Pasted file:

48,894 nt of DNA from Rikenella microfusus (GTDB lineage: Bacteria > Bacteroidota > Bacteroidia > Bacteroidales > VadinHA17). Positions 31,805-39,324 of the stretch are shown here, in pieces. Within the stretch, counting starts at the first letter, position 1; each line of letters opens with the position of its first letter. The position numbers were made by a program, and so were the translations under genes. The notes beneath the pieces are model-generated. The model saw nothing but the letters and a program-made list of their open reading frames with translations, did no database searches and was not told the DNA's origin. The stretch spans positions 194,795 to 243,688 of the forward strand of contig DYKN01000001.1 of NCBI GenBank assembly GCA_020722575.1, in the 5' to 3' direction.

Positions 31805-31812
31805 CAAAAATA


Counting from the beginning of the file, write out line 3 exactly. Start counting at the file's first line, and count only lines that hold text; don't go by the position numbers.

31805 CAAAAATA